Conclusion: The implementation of shared medical appointments for buprenorphine treatment benefits clinicians and patients. The nurse care manager and buprenorphine prescriber can efficiently attend to the clinical needs of multiple patients.
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http://dx.doi.org/10.3122/jabfm.2015.05.150017DOI Listing
June 2016

The development of USP botanical dietary supplement monographs, 1995-2005.

J Nat Prod 2006 Mar;69(3):464-72

Department of Pharmaceutical Sciences, School of Pharmacy, University of Pittsburgh, Pennsylvania 15261, USA.

The development of USP botanical dietary supplement monographs by the Subcommittee on Natural Products (1995-2000) and the Dietary Supplements-Botanicals Committee of Experts (2000-2005) of the USP is described in this review. Featured details include the USP as an organization, focusing upon its history, mission, and publication of the United States Pharmacopeia-National Formulary (USP-NF); the formulation and composition of botanical dietary supplement monographs and related general chapters, as well as appropriate admission criteria; and a summary of the accomplishments of the Committees (1995-2005).
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http://dx.doi.org/10.1021/np0581061DOI Listing
March 2006

Aggregation of Silver Nanoparticle-Dextran Adducts with Concanavalin A and Competitive Complexation with Glucose.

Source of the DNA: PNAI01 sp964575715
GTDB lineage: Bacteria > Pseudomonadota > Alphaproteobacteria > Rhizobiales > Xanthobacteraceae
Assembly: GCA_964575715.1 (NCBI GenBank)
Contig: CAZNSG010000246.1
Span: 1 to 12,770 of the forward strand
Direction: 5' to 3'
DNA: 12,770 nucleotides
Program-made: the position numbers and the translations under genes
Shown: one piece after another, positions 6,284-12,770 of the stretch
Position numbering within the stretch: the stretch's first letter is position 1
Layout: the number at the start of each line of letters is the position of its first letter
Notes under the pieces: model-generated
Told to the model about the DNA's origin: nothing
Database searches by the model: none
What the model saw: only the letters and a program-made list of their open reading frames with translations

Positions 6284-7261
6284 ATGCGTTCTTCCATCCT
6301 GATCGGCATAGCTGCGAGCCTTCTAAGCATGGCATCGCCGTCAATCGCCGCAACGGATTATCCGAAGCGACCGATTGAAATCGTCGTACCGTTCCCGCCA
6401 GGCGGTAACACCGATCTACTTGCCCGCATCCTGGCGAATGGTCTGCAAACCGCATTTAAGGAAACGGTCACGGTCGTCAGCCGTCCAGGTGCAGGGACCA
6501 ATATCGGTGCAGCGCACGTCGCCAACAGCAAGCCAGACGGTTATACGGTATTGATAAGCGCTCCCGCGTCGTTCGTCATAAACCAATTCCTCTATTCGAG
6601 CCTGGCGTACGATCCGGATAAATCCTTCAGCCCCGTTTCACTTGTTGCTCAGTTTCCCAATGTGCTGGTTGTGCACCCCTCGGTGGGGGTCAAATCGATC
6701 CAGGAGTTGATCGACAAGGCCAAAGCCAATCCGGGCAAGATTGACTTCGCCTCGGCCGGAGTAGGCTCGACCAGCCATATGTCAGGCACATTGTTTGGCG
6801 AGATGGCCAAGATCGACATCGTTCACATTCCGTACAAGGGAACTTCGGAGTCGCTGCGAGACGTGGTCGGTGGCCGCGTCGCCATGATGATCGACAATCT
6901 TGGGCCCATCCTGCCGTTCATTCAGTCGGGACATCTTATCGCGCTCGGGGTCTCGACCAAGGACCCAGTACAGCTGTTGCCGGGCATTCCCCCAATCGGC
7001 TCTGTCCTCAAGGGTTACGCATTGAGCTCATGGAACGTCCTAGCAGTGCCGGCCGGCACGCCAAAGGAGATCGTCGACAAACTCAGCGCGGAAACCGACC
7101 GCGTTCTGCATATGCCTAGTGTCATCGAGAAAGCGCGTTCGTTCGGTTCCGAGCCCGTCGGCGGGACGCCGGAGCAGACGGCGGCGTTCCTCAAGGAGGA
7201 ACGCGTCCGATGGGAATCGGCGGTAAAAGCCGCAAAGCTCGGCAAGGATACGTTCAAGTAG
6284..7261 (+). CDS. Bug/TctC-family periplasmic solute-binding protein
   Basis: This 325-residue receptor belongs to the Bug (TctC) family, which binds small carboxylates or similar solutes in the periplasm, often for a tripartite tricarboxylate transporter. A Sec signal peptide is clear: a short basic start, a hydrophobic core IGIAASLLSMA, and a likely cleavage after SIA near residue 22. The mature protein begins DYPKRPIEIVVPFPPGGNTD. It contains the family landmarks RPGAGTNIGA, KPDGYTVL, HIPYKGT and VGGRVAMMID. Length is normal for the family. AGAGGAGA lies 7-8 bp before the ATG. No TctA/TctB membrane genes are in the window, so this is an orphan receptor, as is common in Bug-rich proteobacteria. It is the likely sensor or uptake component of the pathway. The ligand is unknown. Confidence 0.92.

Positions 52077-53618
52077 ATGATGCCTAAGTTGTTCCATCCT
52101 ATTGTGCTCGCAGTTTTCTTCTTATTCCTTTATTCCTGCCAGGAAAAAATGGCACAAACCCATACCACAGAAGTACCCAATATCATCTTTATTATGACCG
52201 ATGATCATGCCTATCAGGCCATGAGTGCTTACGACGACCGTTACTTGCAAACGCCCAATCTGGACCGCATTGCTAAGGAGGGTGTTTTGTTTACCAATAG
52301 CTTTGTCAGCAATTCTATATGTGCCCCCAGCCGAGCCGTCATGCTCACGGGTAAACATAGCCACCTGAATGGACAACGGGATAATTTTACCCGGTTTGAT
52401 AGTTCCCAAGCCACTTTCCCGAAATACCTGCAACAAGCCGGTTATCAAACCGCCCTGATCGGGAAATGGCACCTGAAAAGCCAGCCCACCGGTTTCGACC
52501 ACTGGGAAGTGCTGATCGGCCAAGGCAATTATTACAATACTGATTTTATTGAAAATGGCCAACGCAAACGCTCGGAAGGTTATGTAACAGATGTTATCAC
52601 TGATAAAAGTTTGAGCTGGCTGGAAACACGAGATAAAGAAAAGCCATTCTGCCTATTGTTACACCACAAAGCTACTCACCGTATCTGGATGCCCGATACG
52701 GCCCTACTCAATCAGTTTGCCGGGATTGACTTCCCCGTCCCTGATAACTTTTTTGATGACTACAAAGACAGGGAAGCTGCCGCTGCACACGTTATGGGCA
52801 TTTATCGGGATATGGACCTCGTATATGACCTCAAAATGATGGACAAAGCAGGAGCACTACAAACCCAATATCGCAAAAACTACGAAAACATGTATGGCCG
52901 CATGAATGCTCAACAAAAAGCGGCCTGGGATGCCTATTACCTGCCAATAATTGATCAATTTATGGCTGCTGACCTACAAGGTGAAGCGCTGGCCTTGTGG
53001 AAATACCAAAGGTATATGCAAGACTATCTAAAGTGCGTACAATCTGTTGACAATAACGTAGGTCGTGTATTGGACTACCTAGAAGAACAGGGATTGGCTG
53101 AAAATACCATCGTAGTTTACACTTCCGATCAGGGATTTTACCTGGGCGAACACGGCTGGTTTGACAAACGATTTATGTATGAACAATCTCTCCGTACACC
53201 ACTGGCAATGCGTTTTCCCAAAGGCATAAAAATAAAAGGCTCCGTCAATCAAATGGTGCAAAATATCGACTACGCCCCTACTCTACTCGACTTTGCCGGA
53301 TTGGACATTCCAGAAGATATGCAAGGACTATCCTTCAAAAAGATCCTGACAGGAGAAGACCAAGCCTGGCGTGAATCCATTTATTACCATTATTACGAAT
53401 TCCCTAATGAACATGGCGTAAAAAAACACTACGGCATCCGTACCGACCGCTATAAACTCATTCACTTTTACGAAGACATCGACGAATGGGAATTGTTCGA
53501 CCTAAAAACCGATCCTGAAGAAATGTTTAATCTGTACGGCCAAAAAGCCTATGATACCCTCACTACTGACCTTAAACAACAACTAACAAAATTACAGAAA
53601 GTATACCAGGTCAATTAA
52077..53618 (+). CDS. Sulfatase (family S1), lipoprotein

J Phys Chem B 2004 Aug 21;108(32):12210-12214. Epub 2004 Jul 21.

Center for Fluorescence Spectroscopy, University of Maryland School of Medicine, Department of Biochemistry, 725 West Lombard Street, Baltimore, Maryland 21201.

Tiopronin-protected silver nanoparticles ( diameter = 5 nm) were partially displaced by (2-mercapto-propionylamino) acetic acid 2,5-dioxo-pyrrolidin-1-ylesters via ligand exchange, and the succinimide-terminated silver particles were bound to amine-labeled Dextran 3000 (1 amine/per chain) or Dextran 10 000 (2.5 amine/per chain), respectively. The particle-Dextran 10 000 adducts were self-aggregated by interactions of multiple amines on Dextran and multi-functionalized ligands on the particle. The transverse plasmon band was blue shifted while the longitudinal plasmon at 575 nm increased, corresponding to the compact aggregation of particles. The particle-Dextran 3000 adducts, which were not aggregated, were coupled to Concanavalin A (Con A) to facilitate the aggregation of particles. The aggregated particles displayed an absorbance spectral change depending on the mole ratio of Con A/particle-Dextran 3000. The particle-Dextran 3000 adduct was released by a competitive complexation of glucose. This process was monitored by both the change in plasmon absorbance and wavelength, with the glucose concentration. The aggregation and dissociation of Con A/particle-Dextran complexes were also verified by TEM images.
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http://dx.doi.org/10.1021/jp037772cDOI Listing
http://www.ncbi.nlm.nih.gov/pmc/articles/PMC6939465PMC
August 2004

Roughened silver electrodes for use in metal-enhanced fluorescence.

Spectrochim Acta A Mol Biomol Spectrosc 2004 Jul;60(8-9):1977-83

Center for Fluorescence Spectroscopy, Medical Biotechnology Center, University of Maryland Biotechnology Institute, 725 West Lombard Street, Baltimore, MD 21201, USA.